the glass components comprised on a mol percent basis of BaGe4O9 from 10 to 90 percent; Ba(PO3)2 from 10 to 90 percent; a fluoride selected from the group of BaF2, CaF2, MgF2, PbF2 and BiF3 from 10 to 85 percent; and a dopant on a weight percent basis selected from the group of Nd2O3 from 0.5 to 15 percent, Er2O3 from 0.2 to 12 percent, Yb2O3 from 1.0 to 15 percent, Tm2O3 from 0.2 to 10 percent, Tb2O3 from 0.1 to 10 percent, Ho2O3 from 1.0 to 10 percent, Pr2O3 from 0.5 to 12 percent, and MnO from 0.5 to 20 percent and mixtures thereof.
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1.Field of Invention.
This invention relates to compositions of doped and co-doped Germanium-Fluorophosphate glasses for use as laser hosts and fiber amplifiers. The new and improved glass compositions are more specifically related to glasses based on or containing GeO2, Ba (PO3)2, BaO, and one of BaF2, CaF2, MgF2, PbF2 or BiF3 plus one or more dopants.
2. Description of Related Arts.
Presently, most optical glasses are manufactured in SiO2 base. These glasses have a limited infrared transmission spectra and low optical constant (refractive indices). Unfortunately, these limitations in SiO2 based glass prohibits use for more advanced applications. For example, all new fiber amplifiers need to work in a wide range infrared transmission spectrum that cannot be accomplished with SiO2 base glasses.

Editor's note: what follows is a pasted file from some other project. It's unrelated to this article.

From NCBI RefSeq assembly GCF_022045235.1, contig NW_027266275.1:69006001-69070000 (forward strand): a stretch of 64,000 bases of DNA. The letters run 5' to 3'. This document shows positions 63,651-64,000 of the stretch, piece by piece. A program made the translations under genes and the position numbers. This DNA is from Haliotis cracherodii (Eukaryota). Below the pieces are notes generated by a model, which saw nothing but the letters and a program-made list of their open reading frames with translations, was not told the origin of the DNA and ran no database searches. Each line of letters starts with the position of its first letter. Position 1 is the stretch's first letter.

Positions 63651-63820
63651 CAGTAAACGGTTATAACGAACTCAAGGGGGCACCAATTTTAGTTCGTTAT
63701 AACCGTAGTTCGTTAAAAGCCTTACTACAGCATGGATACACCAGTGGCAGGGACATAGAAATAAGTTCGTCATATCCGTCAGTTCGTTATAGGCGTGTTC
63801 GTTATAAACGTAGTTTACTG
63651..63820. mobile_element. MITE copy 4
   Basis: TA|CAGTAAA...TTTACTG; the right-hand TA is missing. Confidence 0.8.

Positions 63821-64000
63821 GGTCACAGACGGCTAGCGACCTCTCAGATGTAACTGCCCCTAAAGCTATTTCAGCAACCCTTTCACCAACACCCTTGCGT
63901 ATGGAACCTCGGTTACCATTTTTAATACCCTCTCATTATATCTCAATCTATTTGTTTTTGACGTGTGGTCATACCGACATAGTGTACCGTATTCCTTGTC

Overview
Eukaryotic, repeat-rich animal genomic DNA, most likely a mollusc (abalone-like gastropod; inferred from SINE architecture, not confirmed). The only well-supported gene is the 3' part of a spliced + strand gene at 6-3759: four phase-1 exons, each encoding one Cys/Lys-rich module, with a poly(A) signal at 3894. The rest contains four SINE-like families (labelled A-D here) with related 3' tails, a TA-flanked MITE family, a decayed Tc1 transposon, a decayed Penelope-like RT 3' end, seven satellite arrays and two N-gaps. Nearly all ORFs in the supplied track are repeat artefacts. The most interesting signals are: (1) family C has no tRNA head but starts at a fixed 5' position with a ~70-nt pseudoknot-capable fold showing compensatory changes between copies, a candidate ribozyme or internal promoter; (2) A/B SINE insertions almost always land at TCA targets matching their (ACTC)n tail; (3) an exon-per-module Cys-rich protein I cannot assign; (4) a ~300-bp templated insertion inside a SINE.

The existing laser fluorophosphate glasses which contain (in mass %): BaPO3F (55-66), MgF2 (15-20), Nd2O3 (1-4), Ga2O3 (9-11) were created by Russian scientists. These glasses have a limitation that is caused by a higher rate of inactive (non-active) absorption on the laser wavelength 1,064 nm that causes reduction of luminescence duration of dopant-neodymium, Patent USSR No. 471320 issued 1973.
Furthermore, transparent glasses for the infrared region based on Fluoride containing glass system PbF2-PbO-GeO2 were obtained by G. W. Cleek and E. H. Hamilton, “Infrared Transmitting Germanate Glasses,” U.S. Pat. No. 3,119,703 issued 1974, and systems AlF3-PbO-GeO2 by Dumbaugh, W. H., “Method of Making Infrared Transmitting Glasses,” U.S. Pat. No. 3,531,305 issued 1976. However, these glasses have a very limited domain of glass formation between GeO2 and Fluorides.